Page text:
Mother told me later that orchids had also been the favorite subject of my father’s ink paintings. He liked the fact that the plant stood green in all seasons and its flower was elegant in color, graceful in form and sweet in scent.
My father’s name was Hui Cheng Yehonala. When I close my eyes, I can see my old man standing in a gray cotton gown. He was slender with Confucian features. It is hard to imagine from his gentle look that his Yehoonala ancestors were Manchu Bannermen who lived on horseback. Father told me that they were originally from the Nu Cheng people in the state of Manchuria, in northern China between Mongolia and Korea. The name Yehonala meant that our roots could be traced to the Yeho tribe of the Nala clan in the sixteenth century. My ancestors fought shoulder to shoulder with the Bannerman leader Nurhachi, who conquered China in 1644 and became the first Emperor of the Ch’ing Dynasty. The Ch’ing had now entered its seventh generation. My father inherited the title of Manchu Bannerman of the Blue Rank, although the title gave him little but honor.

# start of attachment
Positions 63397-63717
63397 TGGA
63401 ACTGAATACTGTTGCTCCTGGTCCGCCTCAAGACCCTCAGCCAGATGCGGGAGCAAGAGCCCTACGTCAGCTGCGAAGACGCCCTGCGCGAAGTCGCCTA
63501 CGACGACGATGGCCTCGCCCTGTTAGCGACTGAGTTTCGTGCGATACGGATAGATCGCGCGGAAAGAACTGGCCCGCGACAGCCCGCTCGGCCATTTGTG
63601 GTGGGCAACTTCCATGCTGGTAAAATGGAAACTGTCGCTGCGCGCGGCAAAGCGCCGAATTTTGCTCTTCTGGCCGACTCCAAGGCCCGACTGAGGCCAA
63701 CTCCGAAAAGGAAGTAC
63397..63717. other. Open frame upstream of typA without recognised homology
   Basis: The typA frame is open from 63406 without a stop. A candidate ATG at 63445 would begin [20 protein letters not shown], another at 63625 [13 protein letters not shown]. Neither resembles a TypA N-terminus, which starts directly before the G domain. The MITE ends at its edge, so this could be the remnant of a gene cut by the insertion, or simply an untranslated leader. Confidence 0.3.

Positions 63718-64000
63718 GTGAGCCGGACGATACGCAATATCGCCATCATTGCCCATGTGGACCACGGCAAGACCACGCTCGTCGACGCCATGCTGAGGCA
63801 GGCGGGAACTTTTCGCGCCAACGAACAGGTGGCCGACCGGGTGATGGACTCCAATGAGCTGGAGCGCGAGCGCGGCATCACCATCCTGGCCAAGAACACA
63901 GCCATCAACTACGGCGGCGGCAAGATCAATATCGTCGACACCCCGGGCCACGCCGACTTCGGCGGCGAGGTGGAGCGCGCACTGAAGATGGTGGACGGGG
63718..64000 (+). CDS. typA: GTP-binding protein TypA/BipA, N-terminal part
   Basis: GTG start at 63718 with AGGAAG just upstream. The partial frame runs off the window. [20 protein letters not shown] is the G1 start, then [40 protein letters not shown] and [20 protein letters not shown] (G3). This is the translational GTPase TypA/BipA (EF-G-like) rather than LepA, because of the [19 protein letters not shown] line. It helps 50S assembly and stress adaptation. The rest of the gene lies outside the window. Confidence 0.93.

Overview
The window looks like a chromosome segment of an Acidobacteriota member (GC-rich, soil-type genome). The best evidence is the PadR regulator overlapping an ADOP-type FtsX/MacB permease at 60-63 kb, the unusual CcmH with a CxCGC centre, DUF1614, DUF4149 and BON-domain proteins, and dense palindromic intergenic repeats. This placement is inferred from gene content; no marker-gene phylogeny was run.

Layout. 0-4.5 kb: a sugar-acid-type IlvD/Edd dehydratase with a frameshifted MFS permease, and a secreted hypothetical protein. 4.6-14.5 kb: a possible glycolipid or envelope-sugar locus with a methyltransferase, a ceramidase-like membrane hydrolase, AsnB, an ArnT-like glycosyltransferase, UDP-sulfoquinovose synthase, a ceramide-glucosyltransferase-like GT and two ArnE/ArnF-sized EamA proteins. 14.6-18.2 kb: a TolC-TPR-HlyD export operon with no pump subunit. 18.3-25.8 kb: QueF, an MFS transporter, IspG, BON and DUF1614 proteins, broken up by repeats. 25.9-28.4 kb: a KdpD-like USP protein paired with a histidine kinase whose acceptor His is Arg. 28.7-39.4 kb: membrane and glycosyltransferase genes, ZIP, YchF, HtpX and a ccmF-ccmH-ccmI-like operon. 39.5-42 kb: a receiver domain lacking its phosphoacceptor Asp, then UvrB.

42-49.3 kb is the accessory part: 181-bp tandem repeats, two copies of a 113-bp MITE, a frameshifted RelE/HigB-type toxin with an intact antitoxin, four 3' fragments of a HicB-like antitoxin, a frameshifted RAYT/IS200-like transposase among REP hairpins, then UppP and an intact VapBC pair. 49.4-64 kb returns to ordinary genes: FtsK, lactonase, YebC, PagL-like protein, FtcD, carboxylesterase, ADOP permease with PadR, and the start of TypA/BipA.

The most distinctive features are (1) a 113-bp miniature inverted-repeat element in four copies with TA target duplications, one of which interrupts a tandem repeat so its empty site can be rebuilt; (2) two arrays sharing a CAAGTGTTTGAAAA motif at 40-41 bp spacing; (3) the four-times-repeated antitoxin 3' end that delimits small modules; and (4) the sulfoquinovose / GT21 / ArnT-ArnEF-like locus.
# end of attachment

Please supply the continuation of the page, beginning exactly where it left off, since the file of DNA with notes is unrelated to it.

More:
When I was ten years old my father became the taotai, or governor, of a small town called Wuhu, in Anhwei province. I have fond memories of that time, although many consider Wuhu a terrible place. During the summer months the temperature stayed above one hundred degrees, day and night. Other governors hired coolies to fan their children, but my parents couldn’t afford one. Each morning my sheet would be soaked with sweat. “You wet the bed!” my brother would tease.